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Ford Collaborates With GE, Plans To Make 50,000 Ventilators In Michigan In 3 Months

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Ford Collaborates With GE, Plans To Make 50,000 Ventilators In Michigan In 3 Months

Ford Motor Company (NYSE: F) is collaborating with GE Healthcare to manufacture 50,000 ventilators in Michigan over the next 100 days to help fight the COVID-19 pandemic.

What Happened

The Food and Drug Administration (FDA) has cleared GE/Airon Model A-E ventilator for production, which is scheduled to begin the week of April 20 at Ford’s Rawsonville, Michigan components plant.

After the initial 50,000 ventilators, the facility will make 30,000 ventilators a month on a need basis, according to a Ford statement.

The design of the ventilator has been licensed by General Electric Company (NYSE: GE) owned GE Healthcare from Airon Corp, a Florida based company.

Why It Matters

The Model A-E ventilator does not require electricity to function and is suitable for the needs of COVID-19 patients who need respiratory support.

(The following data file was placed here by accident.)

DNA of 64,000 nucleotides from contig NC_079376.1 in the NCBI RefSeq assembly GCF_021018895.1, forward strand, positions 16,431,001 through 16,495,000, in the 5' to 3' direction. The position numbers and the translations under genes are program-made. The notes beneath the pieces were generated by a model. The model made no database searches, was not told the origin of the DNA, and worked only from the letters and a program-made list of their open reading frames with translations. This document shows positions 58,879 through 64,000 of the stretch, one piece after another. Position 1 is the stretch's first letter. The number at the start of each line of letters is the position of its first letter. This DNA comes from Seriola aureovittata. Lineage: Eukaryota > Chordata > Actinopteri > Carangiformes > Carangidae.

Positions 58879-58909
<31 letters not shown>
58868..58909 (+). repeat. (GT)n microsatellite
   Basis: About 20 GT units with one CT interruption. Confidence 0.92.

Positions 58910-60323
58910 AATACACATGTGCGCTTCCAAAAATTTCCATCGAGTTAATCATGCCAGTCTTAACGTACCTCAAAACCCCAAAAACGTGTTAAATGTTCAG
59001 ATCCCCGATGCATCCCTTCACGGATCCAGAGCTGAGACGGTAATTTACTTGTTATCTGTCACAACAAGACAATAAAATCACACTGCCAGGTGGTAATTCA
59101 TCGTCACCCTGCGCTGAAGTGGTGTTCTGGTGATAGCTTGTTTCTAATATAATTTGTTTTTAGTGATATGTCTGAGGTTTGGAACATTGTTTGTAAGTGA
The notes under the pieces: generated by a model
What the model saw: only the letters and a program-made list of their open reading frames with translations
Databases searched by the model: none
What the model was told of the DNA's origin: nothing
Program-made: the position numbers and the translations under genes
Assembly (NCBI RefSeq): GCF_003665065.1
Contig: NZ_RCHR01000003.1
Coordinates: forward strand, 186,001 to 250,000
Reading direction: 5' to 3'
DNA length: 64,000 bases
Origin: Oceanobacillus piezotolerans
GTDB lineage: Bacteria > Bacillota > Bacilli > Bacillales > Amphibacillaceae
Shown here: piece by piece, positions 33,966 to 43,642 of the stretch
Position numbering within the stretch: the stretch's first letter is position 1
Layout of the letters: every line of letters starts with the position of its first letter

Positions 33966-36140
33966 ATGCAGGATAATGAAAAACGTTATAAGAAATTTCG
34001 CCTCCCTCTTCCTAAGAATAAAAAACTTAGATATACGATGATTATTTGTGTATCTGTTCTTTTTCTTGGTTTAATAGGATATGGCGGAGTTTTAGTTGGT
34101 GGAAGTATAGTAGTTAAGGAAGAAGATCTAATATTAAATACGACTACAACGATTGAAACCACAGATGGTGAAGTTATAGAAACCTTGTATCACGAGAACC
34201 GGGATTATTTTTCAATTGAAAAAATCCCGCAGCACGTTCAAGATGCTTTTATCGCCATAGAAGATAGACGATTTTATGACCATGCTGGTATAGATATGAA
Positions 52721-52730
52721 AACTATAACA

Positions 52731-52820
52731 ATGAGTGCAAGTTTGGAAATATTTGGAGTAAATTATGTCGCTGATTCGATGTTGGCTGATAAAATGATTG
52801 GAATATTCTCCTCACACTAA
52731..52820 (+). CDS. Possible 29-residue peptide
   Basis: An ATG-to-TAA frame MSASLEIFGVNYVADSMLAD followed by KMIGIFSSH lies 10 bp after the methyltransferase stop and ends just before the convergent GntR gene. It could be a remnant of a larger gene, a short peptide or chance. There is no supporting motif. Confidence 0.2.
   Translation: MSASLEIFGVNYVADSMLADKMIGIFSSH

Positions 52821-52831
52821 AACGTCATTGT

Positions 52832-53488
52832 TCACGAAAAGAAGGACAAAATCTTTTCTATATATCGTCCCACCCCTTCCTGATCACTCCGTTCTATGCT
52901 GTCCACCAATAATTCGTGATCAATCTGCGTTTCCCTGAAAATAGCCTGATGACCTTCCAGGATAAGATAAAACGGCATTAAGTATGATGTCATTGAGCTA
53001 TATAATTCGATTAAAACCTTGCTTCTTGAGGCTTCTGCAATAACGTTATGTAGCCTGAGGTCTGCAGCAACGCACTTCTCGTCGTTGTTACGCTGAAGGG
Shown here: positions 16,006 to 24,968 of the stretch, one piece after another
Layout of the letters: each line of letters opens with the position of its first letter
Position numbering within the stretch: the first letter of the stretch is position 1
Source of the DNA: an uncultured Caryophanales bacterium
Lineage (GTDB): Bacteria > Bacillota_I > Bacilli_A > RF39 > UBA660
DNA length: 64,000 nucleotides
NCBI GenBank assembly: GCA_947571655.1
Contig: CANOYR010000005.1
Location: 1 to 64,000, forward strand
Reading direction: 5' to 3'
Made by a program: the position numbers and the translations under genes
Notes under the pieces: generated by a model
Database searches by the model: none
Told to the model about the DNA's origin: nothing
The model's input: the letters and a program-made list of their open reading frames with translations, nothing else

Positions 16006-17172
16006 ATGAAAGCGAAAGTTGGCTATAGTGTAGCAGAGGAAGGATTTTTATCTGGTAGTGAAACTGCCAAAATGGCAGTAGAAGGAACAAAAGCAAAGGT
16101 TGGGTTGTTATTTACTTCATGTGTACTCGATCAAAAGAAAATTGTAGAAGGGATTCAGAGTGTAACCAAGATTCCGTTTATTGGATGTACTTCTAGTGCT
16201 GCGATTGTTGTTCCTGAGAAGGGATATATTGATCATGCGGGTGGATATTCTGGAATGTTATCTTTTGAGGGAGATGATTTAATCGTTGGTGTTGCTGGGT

The ventilators will be produced “around the clock” with the aid of 500 paid volunteers working in three shifts. 

Airon produces three Airon pNeuton Model A ventilators a day in its Melbourne, Florida facility, while at full production Ford will make 7,200 Airon licensed A-E models a week.

This is the second Ford and GE Healthcare collaboration on ventilators. Last week, the companies announced the production of a simplified ventilator design from GE Healthcare. The combined supply will help in meeting the demand required in the current pandemic.

Other automakers are stepping up to supply ventilators as well. General Motors Company (NYSE: GM)  and Ventec Life Systems announced a partnership in order to produce 10,000 units per month at GM’s Indiana plant.

Tesla Inc. (NASDAQ: TSLA) is reopening its New York Gigafactory to make ventilators as well, while Daimler AG (OTC: DDAIF) owned Mercedes F1 is making a machine that eliminates the need for ventilators entirely. 

Price Action

Ford shares traded 1.39% higher at $5.10 in the after-hours session on Monday. The shares had closed the regular session 3.08% lower at $5.03.

 

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